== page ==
October 5, 2000


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The Rediff Interview / Karnam Malleshwari

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'I could have won a gold medal, but one wrong lift cost me the first place'

Bronze medal winner at the Sydney Olympics Karnam Malleshwari is in great demand. At her sector 10 residence in Faridabad there is an endless stream of visitors who have travelled miles to shake hands with her or have a glimpse of the woman who was the lone medal winner in India's 113-strong contingent at the 27th Olympiad.

Karnam MalleshwariWhen she landed at Indira Gandhi International airport, in Delhi, around midnight on October 3, a host of well wishers and her relatives were around to greet her. Haryana Chief Minister Om Prakash Chautala also visited her and assured her all the help she would need to set up a weightlifting academy in Haryana. To provide shape to the promise made by the Chief Minister of the state, top officials of Faridabad district also visited her and told her how happy they would be to convert a community centre into a weightlifting gymnasium for the time being.

Malleshwari is happy that her talent is being recognized at last. She told she would be only too happy to train the women of Haryana in weightlifting just as much as she would be to help women in Andhra Pradesh, where also she plans to set up an academy.

Onkar Singh spoke to the strongwoman of Indian sport.

When you left Delhi, did you expect to perform like you ultimately did in Sydney?

Karnam Malleshwari on the victory podium at the Sydney GamesWhen I left Delhi, I was fully prepared for the competition. I had my best performance to back me up. But sports is such a thing that you never know what might happen on a particular day. It is like war, where you have to accept victory and defeat in the same spirit. I was determined to give my best but certainly I had no idea that I could also win a medal.

There was a bit of controversy about the process of selection. Kunjarani Devi even gave a petition to Minister of Sports Dhindsa, alleging that she had been unfairly overlooked. Were you aware of what was going on in the Indian Olympic Association office in Delhi on this count?

Of course, I knew what was going on. In fact, I was even blackmailed. Coach Mr Sandhu told me if there was a choice between Malli or Kunjarani (Devi) then I would be the one who would be forced out of the team, because Sonamacha (Chanu) is an automatic choice. We were all tense till the last minute. We had no idea as to what might happen the next moment. I did not know that the choice was between Sonamacha and Kunjarani. I believed what I was told.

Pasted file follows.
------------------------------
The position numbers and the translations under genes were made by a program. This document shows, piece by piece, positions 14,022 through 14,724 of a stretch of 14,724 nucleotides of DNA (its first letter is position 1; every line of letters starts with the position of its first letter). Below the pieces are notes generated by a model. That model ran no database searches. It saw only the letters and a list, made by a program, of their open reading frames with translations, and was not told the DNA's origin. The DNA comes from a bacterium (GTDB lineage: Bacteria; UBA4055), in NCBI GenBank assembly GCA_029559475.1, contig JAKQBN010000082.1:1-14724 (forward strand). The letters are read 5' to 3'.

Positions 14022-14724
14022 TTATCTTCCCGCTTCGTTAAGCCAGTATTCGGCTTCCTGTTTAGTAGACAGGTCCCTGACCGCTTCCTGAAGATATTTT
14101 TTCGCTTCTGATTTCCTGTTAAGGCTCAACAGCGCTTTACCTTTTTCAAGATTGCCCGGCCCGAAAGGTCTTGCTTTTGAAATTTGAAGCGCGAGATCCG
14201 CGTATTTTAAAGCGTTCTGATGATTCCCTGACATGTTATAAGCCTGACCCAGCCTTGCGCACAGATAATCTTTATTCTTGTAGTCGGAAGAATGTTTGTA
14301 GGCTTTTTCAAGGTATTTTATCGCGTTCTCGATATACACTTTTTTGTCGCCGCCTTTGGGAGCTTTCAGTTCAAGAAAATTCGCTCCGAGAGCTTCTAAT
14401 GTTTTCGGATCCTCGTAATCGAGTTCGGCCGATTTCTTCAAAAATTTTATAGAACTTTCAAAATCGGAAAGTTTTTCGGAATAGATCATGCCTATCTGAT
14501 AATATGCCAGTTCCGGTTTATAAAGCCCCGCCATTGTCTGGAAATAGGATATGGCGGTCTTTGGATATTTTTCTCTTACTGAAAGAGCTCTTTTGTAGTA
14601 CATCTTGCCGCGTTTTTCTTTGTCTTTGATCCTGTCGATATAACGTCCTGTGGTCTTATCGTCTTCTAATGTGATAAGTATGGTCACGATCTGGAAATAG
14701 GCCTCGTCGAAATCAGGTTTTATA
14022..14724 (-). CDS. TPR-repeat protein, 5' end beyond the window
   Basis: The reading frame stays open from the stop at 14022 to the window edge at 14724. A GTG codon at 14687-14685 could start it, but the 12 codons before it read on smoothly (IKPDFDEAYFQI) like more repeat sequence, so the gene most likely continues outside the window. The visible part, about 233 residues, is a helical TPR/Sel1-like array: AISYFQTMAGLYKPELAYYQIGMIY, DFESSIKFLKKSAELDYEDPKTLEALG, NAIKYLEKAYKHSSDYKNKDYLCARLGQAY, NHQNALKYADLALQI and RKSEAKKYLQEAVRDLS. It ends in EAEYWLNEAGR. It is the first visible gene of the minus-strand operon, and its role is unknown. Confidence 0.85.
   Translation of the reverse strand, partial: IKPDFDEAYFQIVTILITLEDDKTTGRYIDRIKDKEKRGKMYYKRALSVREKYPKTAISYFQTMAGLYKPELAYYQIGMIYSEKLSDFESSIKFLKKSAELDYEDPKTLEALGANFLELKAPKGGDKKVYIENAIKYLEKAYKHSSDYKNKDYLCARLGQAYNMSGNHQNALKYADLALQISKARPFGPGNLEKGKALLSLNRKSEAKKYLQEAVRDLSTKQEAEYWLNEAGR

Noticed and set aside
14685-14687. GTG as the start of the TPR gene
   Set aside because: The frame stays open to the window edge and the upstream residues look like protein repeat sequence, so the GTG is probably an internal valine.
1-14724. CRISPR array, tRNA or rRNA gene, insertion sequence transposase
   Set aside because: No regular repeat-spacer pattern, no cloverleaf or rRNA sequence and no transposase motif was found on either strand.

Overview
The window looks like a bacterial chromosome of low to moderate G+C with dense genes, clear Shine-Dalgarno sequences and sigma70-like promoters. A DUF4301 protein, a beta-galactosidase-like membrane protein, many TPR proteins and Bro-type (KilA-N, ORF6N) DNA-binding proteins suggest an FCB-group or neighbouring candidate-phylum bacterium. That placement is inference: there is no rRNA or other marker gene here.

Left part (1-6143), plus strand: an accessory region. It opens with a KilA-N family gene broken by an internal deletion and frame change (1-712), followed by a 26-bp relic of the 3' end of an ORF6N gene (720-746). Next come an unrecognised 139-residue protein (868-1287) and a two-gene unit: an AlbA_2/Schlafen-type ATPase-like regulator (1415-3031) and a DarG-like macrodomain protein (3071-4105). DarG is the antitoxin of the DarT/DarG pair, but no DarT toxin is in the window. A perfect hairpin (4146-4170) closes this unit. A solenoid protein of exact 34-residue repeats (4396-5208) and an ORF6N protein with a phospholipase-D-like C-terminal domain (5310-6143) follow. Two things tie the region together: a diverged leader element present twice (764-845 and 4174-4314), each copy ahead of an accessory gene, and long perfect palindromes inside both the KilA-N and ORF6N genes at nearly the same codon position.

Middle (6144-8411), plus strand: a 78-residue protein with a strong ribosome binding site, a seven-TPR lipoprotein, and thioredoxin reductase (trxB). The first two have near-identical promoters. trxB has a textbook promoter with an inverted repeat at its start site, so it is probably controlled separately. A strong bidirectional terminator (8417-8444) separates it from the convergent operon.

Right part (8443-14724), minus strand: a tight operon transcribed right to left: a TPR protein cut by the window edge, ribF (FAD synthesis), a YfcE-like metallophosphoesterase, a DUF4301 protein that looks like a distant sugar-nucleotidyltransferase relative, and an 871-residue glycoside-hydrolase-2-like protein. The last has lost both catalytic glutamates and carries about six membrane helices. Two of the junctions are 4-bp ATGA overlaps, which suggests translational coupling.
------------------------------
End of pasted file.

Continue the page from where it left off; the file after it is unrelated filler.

If Kunjarani had gone in place of Sonamacha, do you think it would have made a difference?

It is difficult to say anything because competition is intense. So it is a bit of a hard choice.

Do you feel that there was a campaign against you?

The way the whole thing was projected it looked so. There were articles in leading newspapers and magazines about Sonamacha. I had won two world medals, but it did not count for those who were involved in the selection process. I was hurt when someone came and told me that Sonamacha was better then me. Of course, the whole thing was being orchestrated. I felt bad about it. This misinformation campaign was being carried on by one of the coaches.

Did it affect your performance?

Not at all. People said all sorts of things about me. Few know that I started weightlifting at the tender age of 13. So over the years I have grown in size and weight. But I have never let my weight affect my performance. This is evident from the fact that even those who were criticizing me before the Indian contingent left for Sydney were praising me after my medal-winning performance. Coach Sandhu was the first person to stand before television cameras and say he knew I would win a medal. I knew he was not telling the truth.

Who would you give credit for this performance?

My husband, my family members and my in-laws, and all those who wished me well for the Games.

You had threatened to quit competitive weightlifting at one stage. Are you still planning to go ahead with your plans?

No. I had said this when I was under tension and pressure. But after my medal-winning performance I have decided to train hard for the next Games and try to win a gold medal. I could have won a gold medal in Sydney but one wrong lift cost me the first place.

Are you going to start a coaching academy?

Yes. Chief Minister of Haryana Chautalaji has offered to open a weightlifting academy in the state. There is a similar offer from Andhra Pradesh. I want women interested in weightlifting to come forward and join me in training.

Milkha Singh says there should be a probe into the process of selection of the athletes that went for the Olympic Games. Do you agree with him?

Yes, I do. Because there is something wrong with Indian sports. We must find out what and set it right. And the only way to do this is to order a comprehensive probe.


Mail Sports Editor